The first of four novels in a shape-shifting series, wideranging in timescale and light-footed through histories. Fusing Keatsian mists and mellow fruitfulness with the vitality, the immediacy and the colour-hit of Pop Art – via a bit of very contemporary skulduggery and skull-diggery – Autumn is a witty excavation of the present by the past. The novel is a stripped-branches take on popular culture, and a meditation, in a world growing ever more bordered and exclusive, on what richness and worth are, what harvest means. Autumn is part of the quartet Seasonal: four stand-alone novels, separate yet interconnected and cyclical (as the seasons are), exploring what time is, how we experience it, and the recurring markers in the shapes our lives take and in our ways with narrative.

The Power – Naomi Alderman (Penguin Books)

9780670919987

In The Power the world is a recognizable place: there’s a rich Nigerian kid who larks around the family pool; a foster girl whose religious parents hide their true nature; a local American politician; a tough London girl from a tricky family. But something vital has changed, causing their lives to converge, with devastating effects. Now, with the flick of a switch, teenage girls can cause agonizing pain and even death. And, with this small twist of nature, the world changes utterly.

Hag-Seed – Margaret Atwood (Hogarth)

9781781090220

‘It’s got a thunderstorm in it. And revenge. Definitely revenge.’ Felix is at the top of his game as Artistic Director of the Makeshiweg Theatre Festival. His productions have amazed and confounded. Now he’s staging a Tempest like no other: not only will it boost his reputation, it will heal emotional wounds. Or that was the plan. Instead, after an act of unforeseen treachery, Felix is living in exile in a backwoods hovel, haunted by memories of his beloved lost daughter, Miranda. And also brewing revenge. After twelve years, revenge finally arrives in the shape of a theatre course at a nearby prison. Here, Felix and his inmate actors will put on his Tempest and snare the traitors who destroyed him. It’s magic! But will it remake Felix as his enemies fall?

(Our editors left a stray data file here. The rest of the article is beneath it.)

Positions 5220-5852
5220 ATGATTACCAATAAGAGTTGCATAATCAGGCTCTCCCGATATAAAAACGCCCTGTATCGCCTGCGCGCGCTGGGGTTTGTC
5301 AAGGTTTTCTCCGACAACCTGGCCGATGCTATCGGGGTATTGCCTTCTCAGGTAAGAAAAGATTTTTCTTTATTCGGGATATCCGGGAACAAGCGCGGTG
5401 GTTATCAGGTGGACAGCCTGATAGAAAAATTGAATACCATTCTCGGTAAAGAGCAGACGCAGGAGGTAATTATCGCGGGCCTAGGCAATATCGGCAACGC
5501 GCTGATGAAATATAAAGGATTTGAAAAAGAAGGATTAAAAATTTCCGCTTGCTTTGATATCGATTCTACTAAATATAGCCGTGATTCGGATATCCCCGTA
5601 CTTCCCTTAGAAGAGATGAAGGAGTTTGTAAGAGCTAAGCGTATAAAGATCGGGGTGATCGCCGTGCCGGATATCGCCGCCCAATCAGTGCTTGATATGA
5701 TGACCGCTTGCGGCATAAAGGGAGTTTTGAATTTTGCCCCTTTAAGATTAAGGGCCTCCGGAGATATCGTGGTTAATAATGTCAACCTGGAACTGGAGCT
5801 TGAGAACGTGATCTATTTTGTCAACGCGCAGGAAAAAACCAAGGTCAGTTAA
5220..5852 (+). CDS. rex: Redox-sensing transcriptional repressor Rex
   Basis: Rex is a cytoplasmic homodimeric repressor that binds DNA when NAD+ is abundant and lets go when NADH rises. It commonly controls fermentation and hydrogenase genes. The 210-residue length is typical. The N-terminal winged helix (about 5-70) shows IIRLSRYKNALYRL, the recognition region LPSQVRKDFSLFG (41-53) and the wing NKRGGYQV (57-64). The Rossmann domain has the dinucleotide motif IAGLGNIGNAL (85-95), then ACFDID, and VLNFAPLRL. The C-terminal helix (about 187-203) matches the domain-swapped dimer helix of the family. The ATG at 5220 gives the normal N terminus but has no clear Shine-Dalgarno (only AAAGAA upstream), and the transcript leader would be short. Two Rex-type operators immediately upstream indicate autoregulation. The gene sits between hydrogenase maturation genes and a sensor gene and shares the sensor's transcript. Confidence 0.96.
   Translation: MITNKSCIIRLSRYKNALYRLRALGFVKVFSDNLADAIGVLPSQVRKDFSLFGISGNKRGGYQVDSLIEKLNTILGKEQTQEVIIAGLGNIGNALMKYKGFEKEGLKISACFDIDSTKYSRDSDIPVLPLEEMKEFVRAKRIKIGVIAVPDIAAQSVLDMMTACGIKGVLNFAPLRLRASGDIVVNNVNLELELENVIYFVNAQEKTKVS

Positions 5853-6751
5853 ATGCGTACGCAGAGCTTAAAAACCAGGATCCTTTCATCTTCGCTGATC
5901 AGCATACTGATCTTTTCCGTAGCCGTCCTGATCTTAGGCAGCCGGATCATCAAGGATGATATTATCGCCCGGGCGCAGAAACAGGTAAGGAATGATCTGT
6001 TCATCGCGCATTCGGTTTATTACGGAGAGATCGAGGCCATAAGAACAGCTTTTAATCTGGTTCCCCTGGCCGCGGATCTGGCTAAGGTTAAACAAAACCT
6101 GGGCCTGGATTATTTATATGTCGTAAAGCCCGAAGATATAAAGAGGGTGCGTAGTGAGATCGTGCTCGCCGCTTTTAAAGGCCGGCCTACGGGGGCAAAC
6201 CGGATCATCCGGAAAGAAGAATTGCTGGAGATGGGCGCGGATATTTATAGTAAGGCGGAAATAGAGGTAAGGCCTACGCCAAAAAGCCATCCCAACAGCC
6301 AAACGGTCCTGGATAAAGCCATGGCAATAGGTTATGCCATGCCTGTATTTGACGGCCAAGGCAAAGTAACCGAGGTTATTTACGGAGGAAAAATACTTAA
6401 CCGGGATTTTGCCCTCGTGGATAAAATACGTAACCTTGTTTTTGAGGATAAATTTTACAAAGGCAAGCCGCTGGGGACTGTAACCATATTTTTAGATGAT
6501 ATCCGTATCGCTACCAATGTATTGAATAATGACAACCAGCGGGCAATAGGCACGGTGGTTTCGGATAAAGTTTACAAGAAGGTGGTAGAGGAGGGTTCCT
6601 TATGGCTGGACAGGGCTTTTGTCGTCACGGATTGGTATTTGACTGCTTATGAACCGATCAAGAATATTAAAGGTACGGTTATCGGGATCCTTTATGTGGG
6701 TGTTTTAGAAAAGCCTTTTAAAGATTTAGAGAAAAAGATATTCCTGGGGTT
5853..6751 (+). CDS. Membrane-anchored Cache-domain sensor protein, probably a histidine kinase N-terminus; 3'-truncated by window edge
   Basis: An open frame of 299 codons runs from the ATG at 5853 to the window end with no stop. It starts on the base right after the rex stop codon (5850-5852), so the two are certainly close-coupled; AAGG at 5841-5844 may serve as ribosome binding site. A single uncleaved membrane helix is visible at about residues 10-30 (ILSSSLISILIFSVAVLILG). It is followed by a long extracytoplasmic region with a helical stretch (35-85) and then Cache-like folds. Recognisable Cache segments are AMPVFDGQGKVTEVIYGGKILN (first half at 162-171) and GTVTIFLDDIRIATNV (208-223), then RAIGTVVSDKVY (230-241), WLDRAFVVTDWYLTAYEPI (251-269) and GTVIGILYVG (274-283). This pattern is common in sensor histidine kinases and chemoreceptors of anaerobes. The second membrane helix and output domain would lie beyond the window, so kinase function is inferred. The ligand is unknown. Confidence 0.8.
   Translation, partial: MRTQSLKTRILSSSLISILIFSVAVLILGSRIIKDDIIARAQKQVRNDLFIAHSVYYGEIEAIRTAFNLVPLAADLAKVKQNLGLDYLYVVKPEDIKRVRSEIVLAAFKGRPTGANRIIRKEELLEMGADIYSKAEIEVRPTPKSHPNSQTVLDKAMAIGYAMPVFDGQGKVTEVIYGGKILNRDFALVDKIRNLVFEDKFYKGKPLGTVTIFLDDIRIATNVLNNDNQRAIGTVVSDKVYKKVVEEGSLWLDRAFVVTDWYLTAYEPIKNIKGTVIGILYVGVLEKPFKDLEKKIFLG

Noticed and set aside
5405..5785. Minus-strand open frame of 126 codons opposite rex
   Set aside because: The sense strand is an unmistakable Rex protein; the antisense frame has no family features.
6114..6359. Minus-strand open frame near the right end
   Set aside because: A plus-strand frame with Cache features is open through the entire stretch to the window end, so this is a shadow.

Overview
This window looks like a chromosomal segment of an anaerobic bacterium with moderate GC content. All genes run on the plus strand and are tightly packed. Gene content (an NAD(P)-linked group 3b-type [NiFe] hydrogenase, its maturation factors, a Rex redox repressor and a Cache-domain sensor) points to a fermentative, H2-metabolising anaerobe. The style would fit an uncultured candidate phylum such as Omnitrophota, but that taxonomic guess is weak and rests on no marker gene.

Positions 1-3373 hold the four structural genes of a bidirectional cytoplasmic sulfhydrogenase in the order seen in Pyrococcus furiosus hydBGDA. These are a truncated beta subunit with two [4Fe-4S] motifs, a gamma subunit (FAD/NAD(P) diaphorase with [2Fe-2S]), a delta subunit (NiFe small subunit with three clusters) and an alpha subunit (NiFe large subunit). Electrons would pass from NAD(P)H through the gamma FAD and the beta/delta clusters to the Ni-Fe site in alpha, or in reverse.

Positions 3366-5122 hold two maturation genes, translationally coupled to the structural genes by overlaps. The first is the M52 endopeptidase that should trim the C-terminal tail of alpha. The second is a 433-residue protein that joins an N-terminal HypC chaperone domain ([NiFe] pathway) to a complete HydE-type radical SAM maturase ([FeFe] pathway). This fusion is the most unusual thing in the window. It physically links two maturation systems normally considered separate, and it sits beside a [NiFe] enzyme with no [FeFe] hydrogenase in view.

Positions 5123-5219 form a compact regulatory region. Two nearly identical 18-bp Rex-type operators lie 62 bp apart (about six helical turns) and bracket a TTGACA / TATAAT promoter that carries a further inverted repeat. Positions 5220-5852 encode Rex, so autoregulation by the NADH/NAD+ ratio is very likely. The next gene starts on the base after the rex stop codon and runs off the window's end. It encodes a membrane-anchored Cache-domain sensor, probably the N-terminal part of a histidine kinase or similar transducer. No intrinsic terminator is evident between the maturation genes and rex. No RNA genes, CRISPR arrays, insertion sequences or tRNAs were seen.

November

London Lies Beneath – Stella Duffy (Virago)

9780349007847

In August 1912, three friends set out on an adventure. Two of them come home. Tom, Jimmy and Itzhak have grown up together in the crowded slums of Walworth. They are used to narrow streets, the bustle of East Lane market, extended families weaving in and out of each other’s lives. All three boys are expected to follow their father’s trades and stay close to home. But Tom has wider dreams. So when he hears of a scouting trip, sailing from Waterloo to Sheppey – he is determined to go. And his friends go with him. Inspired by real events, this is the story of three friends, and a tragedy that will change them for ever. It is also a song of south London, of working class families with hidden histories, of a bright and complex world long neglected. London Lies Beneath is a powerful and compelling novel, rich with life and full of wisdom.

Another Day in the Death of America – Gary Younge (Faber)

9781783351015

On Saturday 23 November 2013, ten children were shot dead. The youngest was nine; the oldest was nineteen. They fell in suburbs, hamlets and ghettos. None made the national news. It was just another day in the death of America, where on average seven children and teens are killed by guns daily. Younge picks this day at random, searches for their families and tells their stories. What emerges is a sobering, searing, portrait of youth and guns in contemporary America.

Rotten Row – Petina Gappah (Faber)

In her accomplished new story collection, Petina Gappah crosses the barriers of class, race, gender and sexual politics in Zimbabwe to explore the causes and effects of crime, and to meditate on the nature of justice. Rotten Row represents a leap in artistry and achievement from the award-winning author of An Elegy for Easterly and The Book of Memory. With compassion and humour, Petina Gappah paints portraits of lives aching for meaning to produce a moving and universal tableau.